Kuwait to cut constituencies

Kuwait's new cabinet has approved a draft law reducing the number of constituencies in the Gulf state - a key demand of the opposition.

    Kuwaiti Islamists won seats in recent parliamentary elections

    The law will cut the number of constituencies from 25 to five as called for by opposition MPs who hope that this will reduce vote-buying under the old electoral boundaries.

    A previous bill recommending the changes was rejected by the previous cabinet, triggering a row that led to the dissolution of parliament and last month's elections.

    The cabinet sent the draft to the amir for approval before sending it to parliament for a vote.

    The parliament, dominated by reformist MPs, convenes on Wednesday to elect a speaker.

    The 16-member cabinet, which includes a woman minister and is dominated by members of Kuwait's ruling family, took the oath of office before the amir of Kuwait, Sheikh Sabah al-Ahmed al-Sabah.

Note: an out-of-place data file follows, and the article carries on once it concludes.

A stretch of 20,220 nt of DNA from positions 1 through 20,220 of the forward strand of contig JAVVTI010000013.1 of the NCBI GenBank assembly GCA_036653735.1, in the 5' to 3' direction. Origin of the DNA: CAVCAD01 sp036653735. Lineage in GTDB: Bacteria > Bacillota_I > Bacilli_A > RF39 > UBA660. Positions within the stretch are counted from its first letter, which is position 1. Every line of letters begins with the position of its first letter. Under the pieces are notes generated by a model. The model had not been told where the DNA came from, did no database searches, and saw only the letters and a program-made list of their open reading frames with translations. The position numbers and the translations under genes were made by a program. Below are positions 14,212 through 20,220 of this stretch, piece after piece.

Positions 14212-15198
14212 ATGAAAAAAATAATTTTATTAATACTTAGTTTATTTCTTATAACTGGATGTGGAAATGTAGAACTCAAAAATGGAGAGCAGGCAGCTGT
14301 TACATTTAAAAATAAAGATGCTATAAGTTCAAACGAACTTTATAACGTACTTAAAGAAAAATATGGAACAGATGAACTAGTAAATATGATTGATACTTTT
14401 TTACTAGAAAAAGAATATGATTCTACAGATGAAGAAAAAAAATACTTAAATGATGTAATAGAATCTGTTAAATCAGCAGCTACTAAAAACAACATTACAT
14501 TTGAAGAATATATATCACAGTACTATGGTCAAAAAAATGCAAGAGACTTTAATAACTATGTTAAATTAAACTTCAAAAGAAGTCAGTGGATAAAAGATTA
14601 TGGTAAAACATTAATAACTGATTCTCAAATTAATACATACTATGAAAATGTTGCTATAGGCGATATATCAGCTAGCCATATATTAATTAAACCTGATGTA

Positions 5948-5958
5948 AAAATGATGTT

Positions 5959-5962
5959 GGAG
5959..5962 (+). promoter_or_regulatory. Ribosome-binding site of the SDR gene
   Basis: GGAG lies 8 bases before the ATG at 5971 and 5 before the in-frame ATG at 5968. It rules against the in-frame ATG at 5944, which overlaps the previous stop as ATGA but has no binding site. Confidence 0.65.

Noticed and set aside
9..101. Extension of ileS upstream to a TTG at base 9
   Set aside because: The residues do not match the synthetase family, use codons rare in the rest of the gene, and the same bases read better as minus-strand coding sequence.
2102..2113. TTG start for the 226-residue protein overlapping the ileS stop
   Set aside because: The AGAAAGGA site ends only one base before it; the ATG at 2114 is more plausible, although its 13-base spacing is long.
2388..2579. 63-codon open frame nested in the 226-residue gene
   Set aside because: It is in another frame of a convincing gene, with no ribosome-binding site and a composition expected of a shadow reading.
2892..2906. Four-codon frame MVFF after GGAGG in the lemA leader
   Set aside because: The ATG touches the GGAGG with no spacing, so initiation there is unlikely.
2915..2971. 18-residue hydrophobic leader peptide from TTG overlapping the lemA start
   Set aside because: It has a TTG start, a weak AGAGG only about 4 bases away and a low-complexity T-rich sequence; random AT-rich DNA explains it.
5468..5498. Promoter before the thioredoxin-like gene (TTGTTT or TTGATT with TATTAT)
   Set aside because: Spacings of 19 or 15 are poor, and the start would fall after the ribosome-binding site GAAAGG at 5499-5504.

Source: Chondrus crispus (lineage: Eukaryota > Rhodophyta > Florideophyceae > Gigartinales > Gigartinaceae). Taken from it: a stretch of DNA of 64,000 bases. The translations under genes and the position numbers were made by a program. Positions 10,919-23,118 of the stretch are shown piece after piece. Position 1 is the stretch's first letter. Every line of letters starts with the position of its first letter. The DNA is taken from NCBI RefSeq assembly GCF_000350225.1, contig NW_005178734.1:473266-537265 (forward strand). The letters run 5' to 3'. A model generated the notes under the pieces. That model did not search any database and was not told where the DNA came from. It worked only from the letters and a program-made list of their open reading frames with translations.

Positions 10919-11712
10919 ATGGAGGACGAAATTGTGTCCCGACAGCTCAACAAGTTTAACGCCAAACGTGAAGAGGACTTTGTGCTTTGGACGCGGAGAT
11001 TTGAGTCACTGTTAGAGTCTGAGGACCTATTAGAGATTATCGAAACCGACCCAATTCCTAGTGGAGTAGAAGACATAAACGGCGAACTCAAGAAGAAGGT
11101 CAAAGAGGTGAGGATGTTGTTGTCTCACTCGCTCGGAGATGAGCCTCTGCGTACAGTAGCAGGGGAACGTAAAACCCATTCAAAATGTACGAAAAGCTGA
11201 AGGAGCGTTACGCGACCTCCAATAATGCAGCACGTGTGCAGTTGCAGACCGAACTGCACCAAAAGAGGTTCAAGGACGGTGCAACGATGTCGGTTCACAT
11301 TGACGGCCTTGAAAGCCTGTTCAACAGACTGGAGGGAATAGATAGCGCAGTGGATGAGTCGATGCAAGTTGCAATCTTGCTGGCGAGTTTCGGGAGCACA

Two former ministers who had faced opposition allegations of corruption and blocking reforms were dropped from the new cabinet.

    Sheikh Ahmed Fahd al-Sabah, a nephew of the amir who held the key energy portfolio, and Mohammed Daifallah Sharar, who was state minister for cabinet, were transferred to new roles outside the cabinet.

    SOURCE: Agencies


    YOU MIGHT ALSO LIKE

    'We were forced out by the government soldiers'

    'We were forced out by the government soldiers'

    We dialled more than 35,000 random phone numbers to paint an accurate picture of displacement across South Sudan.

    Interactive: Plundering Cambodia's forests

    Interactive: Plundering Cambodia's forests

    Meet the man on a mission to take down Cambodia's timber tycoons and expose a rampant illegal cross-border trade.

    Pakistan's tribal areas: 'Neither faith nor union found'

    Pakistan's tribal areas: 'Neither faith nor union found'

    Residents of long-neglected northwestern tribal belt say incorporation into Pakistan has left them in a vacuum.